Her work gained wider recognition in the wake of the #MeToo movement, and O’Brien soon pioneered the role of the on-set intimacy coordinator. Fittingly, the show she was first three seasons) presented an equally refreshing narrative around sex and consent. “A lot of [the show’s] intimate encounters don’t go well and end up in disaster in some way,” O’Brien says. “It’s about comedy as well.” That tone was set from the very first vignette, which showed a “full-on”, unguarded and ungraceful sex scene between Aimee (Aimee Lou Wood) and boyfriend Adam (Connor Swindells). It perfectly captured the excruciating awkwardness of early sexual encounters; all clunky position changes, fumbled condoms and faked orgasms.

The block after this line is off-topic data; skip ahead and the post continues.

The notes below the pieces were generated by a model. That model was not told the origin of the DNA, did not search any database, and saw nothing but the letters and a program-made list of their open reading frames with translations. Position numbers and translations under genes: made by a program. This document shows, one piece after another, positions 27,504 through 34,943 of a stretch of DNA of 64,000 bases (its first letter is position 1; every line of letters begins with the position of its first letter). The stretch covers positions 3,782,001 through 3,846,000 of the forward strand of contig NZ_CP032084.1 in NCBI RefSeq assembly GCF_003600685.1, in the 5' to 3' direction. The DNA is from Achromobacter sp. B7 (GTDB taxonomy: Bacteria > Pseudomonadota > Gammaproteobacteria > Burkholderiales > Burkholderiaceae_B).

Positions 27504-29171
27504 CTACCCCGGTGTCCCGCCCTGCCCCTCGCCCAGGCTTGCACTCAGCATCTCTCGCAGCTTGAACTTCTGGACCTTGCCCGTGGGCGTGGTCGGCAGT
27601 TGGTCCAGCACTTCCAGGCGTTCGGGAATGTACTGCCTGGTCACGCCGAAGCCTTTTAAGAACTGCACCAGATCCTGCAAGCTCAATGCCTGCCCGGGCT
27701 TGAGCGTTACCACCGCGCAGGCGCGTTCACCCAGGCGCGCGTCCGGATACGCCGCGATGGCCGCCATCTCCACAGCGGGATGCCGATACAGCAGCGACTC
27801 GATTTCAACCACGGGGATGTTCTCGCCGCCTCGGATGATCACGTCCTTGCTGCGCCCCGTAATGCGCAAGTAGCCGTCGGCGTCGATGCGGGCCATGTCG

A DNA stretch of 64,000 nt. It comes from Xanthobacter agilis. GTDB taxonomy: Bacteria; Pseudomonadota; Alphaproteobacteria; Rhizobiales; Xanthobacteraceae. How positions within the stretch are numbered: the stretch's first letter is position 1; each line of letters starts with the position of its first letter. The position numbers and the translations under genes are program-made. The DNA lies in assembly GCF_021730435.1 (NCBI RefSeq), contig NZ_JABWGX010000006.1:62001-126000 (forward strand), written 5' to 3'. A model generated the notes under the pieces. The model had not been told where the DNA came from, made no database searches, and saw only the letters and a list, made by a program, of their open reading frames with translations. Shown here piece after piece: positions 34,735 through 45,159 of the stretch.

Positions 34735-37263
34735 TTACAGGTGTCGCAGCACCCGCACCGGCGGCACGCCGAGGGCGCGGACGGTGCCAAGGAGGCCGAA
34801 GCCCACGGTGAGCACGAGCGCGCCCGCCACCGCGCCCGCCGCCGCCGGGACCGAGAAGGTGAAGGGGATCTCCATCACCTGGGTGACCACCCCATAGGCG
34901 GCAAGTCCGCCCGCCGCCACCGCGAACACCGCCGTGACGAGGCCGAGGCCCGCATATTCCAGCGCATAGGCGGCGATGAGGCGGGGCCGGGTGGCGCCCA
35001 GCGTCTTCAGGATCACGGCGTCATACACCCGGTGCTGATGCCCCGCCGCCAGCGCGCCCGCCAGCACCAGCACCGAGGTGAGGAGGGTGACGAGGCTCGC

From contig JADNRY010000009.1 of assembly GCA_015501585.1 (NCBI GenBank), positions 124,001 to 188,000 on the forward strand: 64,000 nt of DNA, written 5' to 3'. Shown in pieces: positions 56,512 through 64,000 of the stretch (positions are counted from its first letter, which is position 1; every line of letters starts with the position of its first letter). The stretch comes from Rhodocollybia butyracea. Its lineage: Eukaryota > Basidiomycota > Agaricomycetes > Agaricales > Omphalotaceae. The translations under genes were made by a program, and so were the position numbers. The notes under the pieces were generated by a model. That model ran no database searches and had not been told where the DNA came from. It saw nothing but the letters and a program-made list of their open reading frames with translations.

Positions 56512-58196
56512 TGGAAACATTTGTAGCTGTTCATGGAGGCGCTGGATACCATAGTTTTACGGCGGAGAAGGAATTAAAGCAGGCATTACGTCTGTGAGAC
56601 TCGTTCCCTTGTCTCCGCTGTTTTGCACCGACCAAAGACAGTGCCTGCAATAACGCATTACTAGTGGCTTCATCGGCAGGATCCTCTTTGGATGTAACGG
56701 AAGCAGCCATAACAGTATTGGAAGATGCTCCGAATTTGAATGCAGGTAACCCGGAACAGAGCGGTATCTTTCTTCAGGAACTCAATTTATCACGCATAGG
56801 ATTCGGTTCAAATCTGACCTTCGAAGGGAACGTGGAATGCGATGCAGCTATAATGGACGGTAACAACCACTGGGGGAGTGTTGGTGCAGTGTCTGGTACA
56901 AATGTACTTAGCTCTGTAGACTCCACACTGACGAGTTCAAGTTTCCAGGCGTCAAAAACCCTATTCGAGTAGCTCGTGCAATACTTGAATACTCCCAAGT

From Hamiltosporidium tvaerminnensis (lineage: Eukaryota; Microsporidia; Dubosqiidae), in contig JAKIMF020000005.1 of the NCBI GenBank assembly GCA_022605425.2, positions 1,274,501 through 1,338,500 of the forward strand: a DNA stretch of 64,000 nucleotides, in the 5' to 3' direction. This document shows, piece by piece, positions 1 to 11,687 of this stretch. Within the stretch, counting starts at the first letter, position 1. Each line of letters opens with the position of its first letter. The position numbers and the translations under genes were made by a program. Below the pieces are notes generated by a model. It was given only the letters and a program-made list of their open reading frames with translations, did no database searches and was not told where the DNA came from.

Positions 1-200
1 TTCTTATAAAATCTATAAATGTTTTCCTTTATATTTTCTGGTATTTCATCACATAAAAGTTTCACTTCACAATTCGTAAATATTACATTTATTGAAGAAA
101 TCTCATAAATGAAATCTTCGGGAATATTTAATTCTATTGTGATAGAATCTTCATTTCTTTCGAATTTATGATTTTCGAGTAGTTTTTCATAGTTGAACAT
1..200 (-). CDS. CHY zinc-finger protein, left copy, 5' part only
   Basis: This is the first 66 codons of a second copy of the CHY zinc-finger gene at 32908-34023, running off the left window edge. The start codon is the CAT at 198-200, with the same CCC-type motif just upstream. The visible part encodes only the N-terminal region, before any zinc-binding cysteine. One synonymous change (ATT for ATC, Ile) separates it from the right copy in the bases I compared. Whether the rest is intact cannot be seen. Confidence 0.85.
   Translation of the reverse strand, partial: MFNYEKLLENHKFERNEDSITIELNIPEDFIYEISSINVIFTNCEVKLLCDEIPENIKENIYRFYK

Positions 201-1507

For Sex Education, that opening scene was a mission statement. “We had this conversation, saying, ‘Our young people are turning to pornography [because] there’s nowhere else for them to look,” she says. “[The creators] wanted this to be an alternative, really lifting the lid and helping open out the conversation about sexual content.” In a 2020 interview with Glamour, Wood said of that first season: “I thought, think of the young girls that are going to be watching this and going, ‘Oh thank God, that’s what I do,’ or, ‘We don’t always look perfect.’”
O’Brien stresses that Netflix shows shouldn’t be used in place of comprehensive, “age-appropriate” sex education, which she passionately believes should discuss “anatomy and consent boundaries” and how they integrate with emotions and relationships. Still, with sex ed in schools woefully lacking (my own consisted of horrifying pictures of sexually transmitted infections and watching Juno three times over the course of Year 9), Sex Education is far better than nothing.
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